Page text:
Consumer spending unchanged in April despite solid income gains

Despite solid income gains, consumer spending was unchanged in April in a worrisome economic sign

Consumer spending was essentially unchanged in April despite solid income gains as Americans sought to save more of their earnings in the face of an uncertain economy.

Personal income rose 0.4% after showing no gain in March, the Commerce Department said Monday. The increase was larger than the 0.3% expected by economists.

But spending by consumers, which accounts for about two-thirds of economic activity, was disappointing.

Spending decreased slightly — by $2.6 billion, or less than 0.1% — to $12.2 trillion, the Commerce Department said.

Spending had increased an upwardly revised 0.5% in March after a weak winter, raising hopes that bad weather had been the main factor in a slowdown that saw spending decline in December and January even as gas prices continued to fall.

Economists had forecast spending would increase 0.2% in April.

Instead, consumers saved their income gains. The percentage of disposable income saved rose to 5.6% in April from 5.2% the previous month.

The annual inflation rate declined in April to 0.1% from 0.3% the previous month. The rate, based on personal consumption expenditures, is the preferred inflation gauge of the Federal Reserve.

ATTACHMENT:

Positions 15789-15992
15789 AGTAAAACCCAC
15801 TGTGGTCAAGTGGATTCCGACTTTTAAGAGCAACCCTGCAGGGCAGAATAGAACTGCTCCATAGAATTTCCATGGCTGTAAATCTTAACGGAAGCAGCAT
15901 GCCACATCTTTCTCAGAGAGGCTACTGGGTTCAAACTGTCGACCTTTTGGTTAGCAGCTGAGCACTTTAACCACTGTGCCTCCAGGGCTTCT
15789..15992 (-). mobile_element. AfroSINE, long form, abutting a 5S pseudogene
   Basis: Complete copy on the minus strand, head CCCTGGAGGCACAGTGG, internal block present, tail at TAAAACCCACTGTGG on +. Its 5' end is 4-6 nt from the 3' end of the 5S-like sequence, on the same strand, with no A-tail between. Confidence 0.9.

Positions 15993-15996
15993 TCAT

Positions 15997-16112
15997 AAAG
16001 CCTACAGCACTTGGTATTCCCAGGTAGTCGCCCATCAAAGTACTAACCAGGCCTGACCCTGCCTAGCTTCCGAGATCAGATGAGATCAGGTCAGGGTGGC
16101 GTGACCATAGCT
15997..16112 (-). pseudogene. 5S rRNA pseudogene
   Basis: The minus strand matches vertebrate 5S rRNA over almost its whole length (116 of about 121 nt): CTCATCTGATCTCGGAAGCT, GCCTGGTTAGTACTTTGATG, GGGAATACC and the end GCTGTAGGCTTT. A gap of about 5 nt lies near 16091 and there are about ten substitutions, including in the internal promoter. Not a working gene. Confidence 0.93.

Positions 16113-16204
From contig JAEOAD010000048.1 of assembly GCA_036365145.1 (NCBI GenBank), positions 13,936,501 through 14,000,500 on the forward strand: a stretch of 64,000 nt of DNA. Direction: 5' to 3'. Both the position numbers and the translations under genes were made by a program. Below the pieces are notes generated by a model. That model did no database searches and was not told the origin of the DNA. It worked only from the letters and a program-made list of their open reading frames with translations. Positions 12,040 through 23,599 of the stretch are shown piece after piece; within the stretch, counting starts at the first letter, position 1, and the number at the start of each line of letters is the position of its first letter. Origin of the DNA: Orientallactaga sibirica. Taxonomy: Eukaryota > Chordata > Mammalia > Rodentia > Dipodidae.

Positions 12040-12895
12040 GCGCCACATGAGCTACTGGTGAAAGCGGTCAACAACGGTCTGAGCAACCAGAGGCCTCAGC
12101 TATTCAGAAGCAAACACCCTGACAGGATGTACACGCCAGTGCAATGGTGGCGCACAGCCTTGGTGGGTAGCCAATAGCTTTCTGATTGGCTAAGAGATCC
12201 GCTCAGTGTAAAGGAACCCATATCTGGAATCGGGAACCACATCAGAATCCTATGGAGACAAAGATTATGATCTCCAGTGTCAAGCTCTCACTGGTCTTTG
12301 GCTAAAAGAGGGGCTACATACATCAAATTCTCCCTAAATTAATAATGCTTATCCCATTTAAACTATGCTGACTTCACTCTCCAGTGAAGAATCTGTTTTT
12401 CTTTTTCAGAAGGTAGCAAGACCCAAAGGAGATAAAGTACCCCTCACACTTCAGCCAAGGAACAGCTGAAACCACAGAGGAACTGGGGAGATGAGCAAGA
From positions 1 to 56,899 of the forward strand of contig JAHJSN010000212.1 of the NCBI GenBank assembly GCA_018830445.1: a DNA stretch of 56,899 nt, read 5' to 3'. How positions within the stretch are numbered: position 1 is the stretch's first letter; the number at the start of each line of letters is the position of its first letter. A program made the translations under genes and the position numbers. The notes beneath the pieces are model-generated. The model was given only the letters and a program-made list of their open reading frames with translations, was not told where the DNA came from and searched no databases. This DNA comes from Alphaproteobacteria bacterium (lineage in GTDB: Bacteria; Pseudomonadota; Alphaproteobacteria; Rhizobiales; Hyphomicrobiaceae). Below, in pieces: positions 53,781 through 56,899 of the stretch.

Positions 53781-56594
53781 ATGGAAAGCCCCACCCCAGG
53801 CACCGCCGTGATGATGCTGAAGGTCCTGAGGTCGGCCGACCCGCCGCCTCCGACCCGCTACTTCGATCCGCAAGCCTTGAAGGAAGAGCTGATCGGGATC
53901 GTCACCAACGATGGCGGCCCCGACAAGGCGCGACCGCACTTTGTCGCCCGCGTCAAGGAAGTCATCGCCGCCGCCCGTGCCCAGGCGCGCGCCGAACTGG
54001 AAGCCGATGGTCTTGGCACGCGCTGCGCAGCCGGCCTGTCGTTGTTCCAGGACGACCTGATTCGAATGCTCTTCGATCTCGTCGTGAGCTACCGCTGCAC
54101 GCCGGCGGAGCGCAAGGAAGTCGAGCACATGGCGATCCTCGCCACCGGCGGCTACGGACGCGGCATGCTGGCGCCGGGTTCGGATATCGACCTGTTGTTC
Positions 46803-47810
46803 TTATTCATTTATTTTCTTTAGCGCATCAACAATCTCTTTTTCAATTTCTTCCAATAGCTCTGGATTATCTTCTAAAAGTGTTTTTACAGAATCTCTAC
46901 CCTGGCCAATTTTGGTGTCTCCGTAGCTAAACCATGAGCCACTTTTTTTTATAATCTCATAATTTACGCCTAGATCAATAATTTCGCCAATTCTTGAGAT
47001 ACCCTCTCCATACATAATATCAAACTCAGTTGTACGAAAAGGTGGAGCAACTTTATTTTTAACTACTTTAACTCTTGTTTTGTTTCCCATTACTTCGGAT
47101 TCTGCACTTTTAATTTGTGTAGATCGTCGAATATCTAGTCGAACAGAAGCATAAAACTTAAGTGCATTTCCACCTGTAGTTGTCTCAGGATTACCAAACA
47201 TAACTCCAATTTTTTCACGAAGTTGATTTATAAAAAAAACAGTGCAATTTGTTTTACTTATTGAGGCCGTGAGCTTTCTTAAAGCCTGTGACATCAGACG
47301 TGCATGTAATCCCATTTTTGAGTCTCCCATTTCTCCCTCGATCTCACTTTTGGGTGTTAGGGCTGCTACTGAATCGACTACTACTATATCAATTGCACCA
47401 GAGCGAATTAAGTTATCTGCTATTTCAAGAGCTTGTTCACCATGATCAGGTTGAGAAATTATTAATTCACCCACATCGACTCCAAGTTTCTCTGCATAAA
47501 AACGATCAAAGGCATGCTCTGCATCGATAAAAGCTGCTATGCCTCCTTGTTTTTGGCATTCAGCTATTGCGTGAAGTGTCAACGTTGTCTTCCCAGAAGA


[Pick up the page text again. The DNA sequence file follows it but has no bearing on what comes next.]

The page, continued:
The Fed wants annual inflation of 2%. Central bank policymakers have said they want to see inflation moving toward that level before they raise their benchmark short-term interest rate for the first time since 2006.

Excluding volatile food and energy prices, the so-called core annual inflation rate was 1.2% in April, down from 1.3% the previous month.

Economists are closely watching incoming data to determine if the economy is rebounding from a bad first quarter.

The Commerce Department reported Friday that the economy shrank at a 0.7% annual rate from January through March.

Economists said the contraction largely was caused by temporary factors — the West Coast ports slowdown and severe winter weather in parts of the country — and expect growth to return in the second quarter.

But other headwinds, particularly the strong dollar, are hindering the economy and could keep the annual growth rate below 2% this spring.

Consumer spending dropped sharply in the first quarter compared with the previous quarter as worries over the state of the economy led to an increase in the savings rate. And now spending has got off to a poor start in the second quarter.

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